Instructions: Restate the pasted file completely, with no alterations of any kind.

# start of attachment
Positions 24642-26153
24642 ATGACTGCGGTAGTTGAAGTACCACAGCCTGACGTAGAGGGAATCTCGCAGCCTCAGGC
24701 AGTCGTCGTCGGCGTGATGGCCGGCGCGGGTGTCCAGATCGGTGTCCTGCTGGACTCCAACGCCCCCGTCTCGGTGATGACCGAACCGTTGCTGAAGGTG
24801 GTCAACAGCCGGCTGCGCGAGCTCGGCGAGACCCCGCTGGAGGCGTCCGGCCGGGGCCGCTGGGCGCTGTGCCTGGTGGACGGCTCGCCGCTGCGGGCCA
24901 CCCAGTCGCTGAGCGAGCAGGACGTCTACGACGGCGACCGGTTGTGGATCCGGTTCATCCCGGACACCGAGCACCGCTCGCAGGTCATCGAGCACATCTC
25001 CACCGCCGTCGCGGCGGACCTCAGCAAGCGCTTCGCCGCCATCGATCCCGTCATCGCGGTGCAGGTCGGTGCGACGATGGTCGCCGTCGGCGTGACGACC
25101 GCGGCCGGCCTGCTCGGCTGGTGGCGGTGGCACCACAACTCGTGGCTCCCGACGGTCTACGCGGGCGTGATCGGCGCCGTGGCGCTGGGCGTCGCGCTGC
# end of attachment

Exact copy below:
Positions 24642-26153
24642 ATGACTGCGGTAGTTGAAGTACCACAGCCTGACGTAGAGGGAATCTCGCAGCCTCAGGC
24701 AGTCGTCGTCGGCGTGATGGCCGGCGCGGGTGTCCAGATCGGTGTCCTGCTGGACTCCAACGCCCCCGTCTCGGTGATGACCGAACCGTTGCTGAAGGTG
24801 GTCAACAGCCGGCTGCGCGAGCTCGGCGAGACCCCGCTGGAGGCGTCCGGCCGGGGCCGCTGGGCGCTGTGCCTGGTGGACGGCTCGCCGCTGCGGGCCA
24901 CCCAGTCGCTGAGCGAGCAGGACGTCTACGACGGCGACCGGTTGTGGATCCGGTTCATCCCGGACACCGAGCACCGCTCGCAGGTCATCGAGCACATCTC
25001 CACCGCCGTCGCGGCGGACCTCAGCAAGCGCTTCGCCGCCATCGATCCCGTCATCGCGGTGCAGGTCGGTGCGACGATGGTCGCCGTCGGCGTGACGACC
25101 GCGGCCGGCCTGCTCGGCTGGTGGCGGTGGCACCACAACTCGTGGCTCCCGACGGTCTACGCGGGCGTGATCGGCGCCGTGGCGCTGGGCGTCGCGCTGC